Apollo 11is a tribute to one of humanity’s most staggering accomplishments, that is itself a pretty impressive accomplishment. Director Todd Douglas Miller and his team combed through thousands of hours of video and audio recordings from the event to piece together a documentary that doesn’t just transport the viewer back to time and place of the moon landing, but to what must have been thefeelingsweeping the astronauts, scientists, reporters, and ordinary citizens at the time — the sense that humankind was about to achieve the impossible, and that nothing would be off limits ever again.
Even in a cultural landscape so dramatically transformed over the past decade that 2012’sAvengerslooks positively modest by today’s standards,Avengers: Endgamewas one hell of a flex. The studio gathered practically every Marvel movie character of the past 11 years for an adventure they promised fans would pay off 23 films’ worth of storytelling — and against all odds,it worked. Sure, we could nitpick about the time travel, or side-eye some of its iffier creative choices. (Are you absolutelysureyou’ve earned that “female Avengers” girl-power moment, Marvel?) But there’s no denying the thrill we felt when Captain America wielded Mjölnir for the first time, or the tears we shed over Iron Man’s sacrifice, or the deep, deep sense of satisfaction we got from watching our beloved heroes reunite for one last battle.
It’s hard not to cast blame while watching Charlie (Adam Driver) and Nicole (Scarlett Johansson) suffer the breakdown of their marriage inMarriage Story. The problem is figuring out exactly where that blame should go, because writer-director Noah Baumbach offers no easy victims or villains. Instead, he contrasts the warmth and humanity of all his characters against the impersonal and dizzying legal process of divorce, and allows our leads to come out the other end having forged an entirely new relationship — not a marriage, anymore, but a hard-won love and commitment of a different kind.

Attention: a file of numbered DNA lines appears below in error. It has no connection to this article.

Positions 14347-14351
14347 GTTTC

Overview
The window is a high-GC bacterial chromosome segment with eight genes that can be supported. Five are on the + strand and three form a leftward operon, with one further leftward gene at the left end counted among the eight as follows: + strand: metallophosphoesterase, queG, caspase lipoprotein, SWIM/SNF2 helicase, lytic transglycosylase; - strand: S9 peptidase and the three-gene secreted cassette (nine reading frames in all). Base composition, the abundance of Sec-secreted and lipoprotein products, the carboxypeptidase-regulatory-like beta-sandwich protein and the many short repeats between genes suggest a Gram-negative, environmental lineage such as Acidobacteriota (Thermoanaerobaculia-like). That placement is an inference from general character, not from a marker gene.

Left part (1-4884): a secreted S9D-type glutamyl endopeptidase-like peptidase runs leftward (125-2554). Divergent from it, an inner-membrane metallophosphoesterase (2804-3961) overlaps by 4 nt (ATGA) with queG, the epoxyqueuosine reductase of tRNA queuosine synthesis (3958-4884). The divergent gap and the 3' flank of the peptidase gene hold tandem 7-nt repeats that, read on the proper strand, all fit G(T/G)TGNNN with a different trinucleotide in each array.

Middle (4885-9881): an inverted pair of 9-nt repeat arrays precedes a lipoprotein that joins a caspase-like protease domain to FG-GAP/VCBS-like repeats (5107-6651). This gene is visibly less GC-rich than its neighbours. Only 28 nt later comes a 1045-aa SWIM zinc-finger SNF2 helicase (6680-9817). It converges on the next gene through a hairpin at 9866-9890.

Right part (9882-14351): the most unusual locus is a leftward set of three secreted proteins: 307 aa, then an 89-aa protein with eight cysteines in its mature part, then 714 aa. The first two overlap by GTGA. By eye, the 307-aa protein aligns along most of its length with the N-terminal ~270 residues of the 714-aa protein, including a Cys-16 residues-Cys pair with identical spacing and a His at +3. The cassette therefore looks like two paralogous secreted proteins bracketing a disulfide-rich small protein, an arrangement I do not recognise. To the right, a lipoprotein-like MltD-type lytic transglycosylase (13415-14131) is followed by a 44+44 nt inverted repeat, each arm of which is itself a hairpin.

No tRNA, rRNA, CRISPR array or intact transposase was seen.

Leave it to Martin Scorsese to find another way into the gangster epic.The Irishman‘s basic premise may call to mind his previous mob classics, likeGoodfellasorCasino, but in its aching concern for the state of a man’s soul, it has as much in common with hisSilenceorThe Last Temptation of Christ.What we get are the reflections of a man (Robert De Niro, never finer), looking back on a life not terribly well lived, taking stock of his deepest regrets, trying to fix what was broken beyond repair long ago, and watching himself get swept away, as we all will someday, by the relentless march of time.
Bong Joon-ho’sParasiteis a shapeshifter: Just when you think you’ve finally got a handle on the thing, it has a way of slipping through your fingers and transforming into something else entirely. It’s a heist film, a black comedy, a thriller, a horror, a satire, a tragedy, and part of the fun is simply sitting back to see what new shades it might take on next.
Through all these turns, though, the one thing that’s never in doubt is that we’re in the hands of a master. Every frame, every line, and every twist ofParasitefeels considered and deliberate, and yet it never feels clinical or contrived, because the twin engines driving the whole thing forward are empathy and rage — specifically, class rage, directed not so much at the 1% (though they do get a healthy skewering) as at the entire rotten system that makes a story like this plausible in the first place.Parasiteis one of the most entertaining movies of the year, and one of the cleverest, and one of the most deeply affecting. Simply put, it’s the best.